A letter to Eric Mink, a freelance writer and editor who teaches film studies at Webster University. He is a former columnist for the St. Louis Post-Dispatch and the Daily News in New York. Contact him at firstname.lastname@example.org.
I read your piece about your having heard Ali speak in 1969 at George Washington University, with interest. I, too, was there, and no less impressed with the man. I was, in fact, Dean of Men there at the time, and only two years older than he was. I was directed to make myself present at the event and monitor things, as part of my job. I contacted the local student leaders of the event and was escorted backstage before the speech. In a small ready-room, I was introduced to the man himself. He was dressed in a nice suit and was sitting on one end of a bench in the center of the room. On the other end of the bench was a reporter from the University newspaper, interviewing Ali for a story. There might have been two or three other students in the room at the time.
The interview was already underway when I entered, so after the greeting, I stepped to the side to listen to the remainder of the interview. Among the questions the reporter asked was a reference to Ali’s cover photo on Sports Illustrated that had been published just a short time before. There was chit chat about the number of times Ali had been on that cover, and at that point, Ali opened his briefcase, which was sitting on the bench mid-way between the two men. From it, he took out a copy of that magazine with the photo in question on the front cover. [He had at least a half dozen copies in his briefcase, by the way] The photo illustrated the speed of Ali’s jab, which as you know, he described as ‘a sting like a bee.’ When the reporter asked, ‘just how fast is it?’ Ali took off his suit coat and sat down on one end of the bench, with legs on either side, several feet from the student-reporter. He handed the reporter the magazine and asked him to hold it with both hands in front of him, chest high. There was perhaps four to five feet between them. Then, while speaking his usual fight-banter, he didn’t move — except for his fist, which flicked out and snapped against that magazine with a speed that was not only almost impossible to see, but which was eye opening to say the least. Then, he did it again. The reporter, and all of us, were speechless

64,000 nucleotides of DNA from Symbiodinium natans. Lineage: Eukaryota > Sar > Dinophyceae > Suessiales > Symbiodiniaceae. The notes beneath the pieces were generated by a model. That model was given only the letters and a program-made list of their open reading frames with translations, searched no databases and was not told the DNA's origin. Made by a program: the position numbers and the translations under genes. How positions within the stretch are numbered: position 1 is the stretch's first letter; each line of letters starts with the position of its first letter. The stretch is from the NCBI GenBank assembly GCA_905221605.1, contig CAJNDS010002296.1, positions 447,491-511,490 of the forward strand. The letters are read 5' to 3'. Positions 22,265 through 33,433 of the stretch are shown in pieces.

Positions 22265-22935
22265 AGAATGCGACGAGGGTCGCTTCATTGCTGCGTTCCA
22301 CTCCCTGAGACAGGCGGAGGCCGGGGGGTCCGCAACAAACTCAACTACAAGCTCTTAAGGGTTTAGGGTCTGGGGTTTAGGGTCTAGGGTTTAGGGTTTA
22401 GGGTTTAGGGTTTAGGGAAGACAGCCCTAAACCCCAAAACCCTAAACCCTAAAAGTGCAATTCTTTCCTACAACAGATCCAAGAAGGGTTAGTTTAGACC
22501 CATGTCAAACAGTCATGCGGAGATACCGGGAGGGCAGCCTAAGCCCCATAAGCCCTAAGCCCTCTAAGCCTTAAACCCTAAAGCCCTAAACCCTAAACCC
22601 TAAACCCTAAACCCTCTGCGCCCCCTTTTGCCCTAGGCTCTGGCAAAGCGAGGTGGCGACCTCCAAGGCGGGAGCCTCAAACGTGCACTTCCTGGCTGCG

The student leader who had taken me back then explained that after the address, Ali was going to be the guest of the Black Student’s Organization in another building a short distance away, and that I was invited to attend. I said, sure. Then Ali gave his address, which you heard. I can’t recall the details as you were able to do, but I do remember being impressed with his speaking talent and his ability to charm his audience while informing them of his topics.
Some minutes after the address, the BSO leaders and Ali and I met on the sidewalk, next to a Cadillac sedan driven by one of the students. It was only two blocks, as I recall, but they wanted to make a good impression. As the small group got in the car, it seems that there was only space for one left, and Ali and I were left standing next to the open door. I offered to walk, but Ali said, ‘Naaw. You get in first.’ And he proceeded to follow me and ended up in my lap. That, of course, brought out the laughs from the other five passengers. There’s this white guy, squashed under world-renown heavyweight champion, for the three minute ride to the reception party. If it did nothing else, it certainly broke the ice. I recall his making some reference to the ride when he told a joke about Oreo cookies.
I think I was the only white person in the room, but Ali, in his usual fashion while relating stories of his struggles and telling very funny stories of how black and white things can be turned upside down, as in ‘there’s nothing better than eating all the white icing off a cake to get at the best part — the chocolate,’ never once made me feel anything but accepted in the group. He left the campus that day, heading off to another campus engagement somewhere, and left behind good feelings, lots of encouragement and good wishes for success for our students, and an example of what a true gentleman can be — even when dealing with forces intent on bringing him down outside the ring. He will be missed.
Dr. Paul Sherburne
Dean of Men, George Washington University 1968-71